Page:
Recognition of those factors, Kennedy said, made it evident that the justifications for capital punishment—retribution and deterrence—“apply to [juveniles] with lesser force than to adults.” Retribution is “not proportional,” he said, if the penalty is imposed on someone whose culpability is diminished “by reason of youth and immaturity.” He also said that it was “unclear whether the death penalty has a significant or even measurable deterrent effect on juveniles.”

Kennedy rejected arguments that juries should be allowed to consider such factors on a case-by-case basis. “The differences between juvenile and adult offenders are too marked and well understood to risk allowing a youthful person to receive the death penalty despite insufficient culpability,” he wrote. He justified the age of eighteen as a dividing line because of its use in dividing childhood and adulthood in other contexts, such as voting.

In a final section, Kennedy also noted as “confirmation” what he called “the stark reality” that the United States was the only country to officially sanction the juvenile death penalty. Only seven countries had executed juvenile offenders since 1990: Iran, Pakistan, Saudi Arabia, Yemen, Nigeria, the Democratic Republic of Congo, and China. “The United States now stands alone in a world that has turned its face against the death penalty,” he said.

Stevens, Souter, Ginsburg, and Breyer joined Kennedy’s opinion—the same four justices who had favored granting habeas corpus to Stanford, the death row inmate from the earlier case. Kennedy noted in his opinion that the governor of Kentucky had cited the Court’s Atkins decision in late 2003 in commuting Stanford’s sentence to life imprisonment.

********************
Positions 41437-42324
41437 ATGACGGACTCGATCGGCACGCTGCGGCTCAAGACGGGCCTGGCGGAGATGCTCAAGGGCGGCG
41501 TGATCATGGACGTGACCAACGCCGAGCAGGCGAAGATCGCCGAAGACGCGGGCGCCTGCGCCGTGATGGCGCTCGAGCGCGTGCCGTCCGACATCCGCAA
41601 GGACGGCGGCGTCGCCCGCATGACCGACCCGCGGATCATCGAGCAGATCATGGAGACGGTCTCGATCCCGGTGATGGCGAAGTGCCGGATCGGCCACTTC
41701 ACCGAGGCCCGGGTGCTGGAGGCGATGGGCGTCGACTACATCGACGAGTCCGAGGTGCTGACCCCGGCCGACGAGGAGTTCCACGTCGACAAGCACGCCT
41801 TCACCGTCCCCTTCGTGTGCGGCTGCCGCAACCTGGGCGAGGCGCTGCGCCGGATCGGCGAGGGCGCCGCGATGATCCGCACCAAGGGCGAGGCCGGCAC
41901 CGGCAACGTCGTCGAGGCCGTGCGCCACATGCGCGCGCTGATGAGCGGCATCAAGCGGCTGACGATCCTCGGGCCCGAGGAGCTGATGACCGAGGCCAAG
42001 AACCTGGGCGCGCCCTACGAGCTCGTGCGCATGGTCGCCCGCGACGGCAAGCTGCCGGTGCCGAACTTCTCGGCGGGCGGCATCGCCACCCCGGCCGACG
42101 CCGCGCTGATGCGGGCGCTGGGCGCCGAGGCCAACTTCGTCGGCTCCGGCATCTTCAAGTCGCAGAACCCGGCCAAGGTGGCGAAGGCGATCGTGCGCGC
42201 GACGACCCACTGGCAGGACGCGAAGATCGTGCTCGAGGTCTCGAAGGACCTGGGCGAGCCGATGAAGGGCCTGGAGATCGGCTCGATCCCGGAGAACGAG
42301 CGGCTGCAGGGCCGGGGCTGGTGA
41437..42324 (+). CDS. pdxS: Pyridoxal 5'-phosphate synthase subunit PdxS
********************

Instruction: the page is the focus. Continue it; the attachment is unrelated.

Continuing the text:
In a sharply written dissent delivered from the bench, Scalia argued that the majority was wrong in discerning a consensus against executing juvenile offenders and in looking to international practice for guidance on the issue. He also criticized the majority for applying the Eighth Amendment based on what the Court in a 1958 opinion had called “the evolving standards of decency.”

“The Court thus proclaims itself sole arbiter of our Nation’s moral standards—and in the course of discharging that awesome responsibility purports to take guidance from the views of foreign court and legislatures,” Scalia wrote. “Because I do not believe that the meaning of our Eighth Amendment . . . should be determined by the subjective views of five Members of this Court and like-minded foreigners, I dissent.” Rehnquist and Thomas joined his opinion.

Dissenting separately, O’Connor said that states could reasonably conclude that “at least some 17-year-old murderers are sufficiently mature to deserve the death penalty” and that capital sentencing juries had not been shown to be “incapable of accurately assessing a youthful defendant’s maturity or of giving due weight to the mitigating characteristics associated with youth.” She specifically noted, however, that she agreed with the majority’s use of “evolving standards of decency” in Eighth Amendment cases. She also rejected Scalia’s argument that foreign and international law have “no place” in Eighth Amendment cases.

Reaction. The ruling, affecting seventy-two inmates on death rows in twelve states, drew wide praise from groups opposed to the death penalty as well as such establishment organizations as the American Medical Association and the American Bar Association. Richard Dieter, executive director of the Death Penalty Information Center, called the ruling “a victory for the American people.”